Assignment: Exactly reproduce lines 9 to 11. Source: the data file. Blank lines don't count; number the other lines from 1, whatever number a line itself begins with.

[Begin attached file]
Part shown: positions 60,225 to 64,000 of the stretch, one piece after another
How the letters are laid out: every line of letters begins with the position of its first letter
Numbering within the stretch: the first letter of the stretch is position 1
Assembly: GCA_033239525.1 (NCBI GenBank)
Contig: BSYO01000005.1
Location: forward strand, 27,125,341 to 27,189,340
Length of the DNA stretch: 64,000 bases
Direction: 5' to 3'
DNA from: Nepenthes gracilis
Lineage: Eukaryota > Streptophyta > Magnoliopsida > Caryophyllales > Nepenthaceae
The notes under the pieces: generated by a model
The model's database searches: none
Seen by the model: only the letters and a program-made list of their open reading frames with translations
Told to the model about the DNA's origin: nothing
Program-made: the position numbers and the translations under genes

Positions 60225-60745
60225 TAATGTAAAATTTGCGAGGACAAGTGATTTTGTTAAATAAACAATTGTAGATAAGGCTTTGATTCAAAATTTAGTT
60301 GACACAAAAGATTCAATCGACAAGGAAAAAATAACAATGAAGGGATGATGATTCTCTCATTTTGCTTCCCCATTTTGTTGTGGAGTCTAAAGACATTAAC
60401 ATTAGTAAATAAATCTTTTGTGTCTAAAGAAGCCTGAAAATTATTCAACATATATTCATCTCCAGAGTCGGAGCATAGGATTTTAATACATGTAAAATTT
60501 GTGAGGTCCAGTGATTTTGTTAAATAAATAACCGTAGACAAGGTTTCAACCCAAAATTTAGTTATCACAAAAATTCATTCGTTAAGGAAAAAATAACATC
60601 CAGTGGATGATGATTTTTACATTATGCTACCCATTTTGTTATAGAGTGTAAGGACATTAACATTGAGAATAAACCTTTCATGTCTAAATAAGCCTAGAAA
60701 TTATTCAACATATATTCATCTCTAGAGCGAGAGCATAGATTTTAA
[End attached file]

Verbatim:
DNA from: Nepenthes gracilis
Lineage: Eukaryota > Streptophyta > Magnoliopsida > Caryophyllales > Nepenthaceae
The notes under the pieces: generated by a model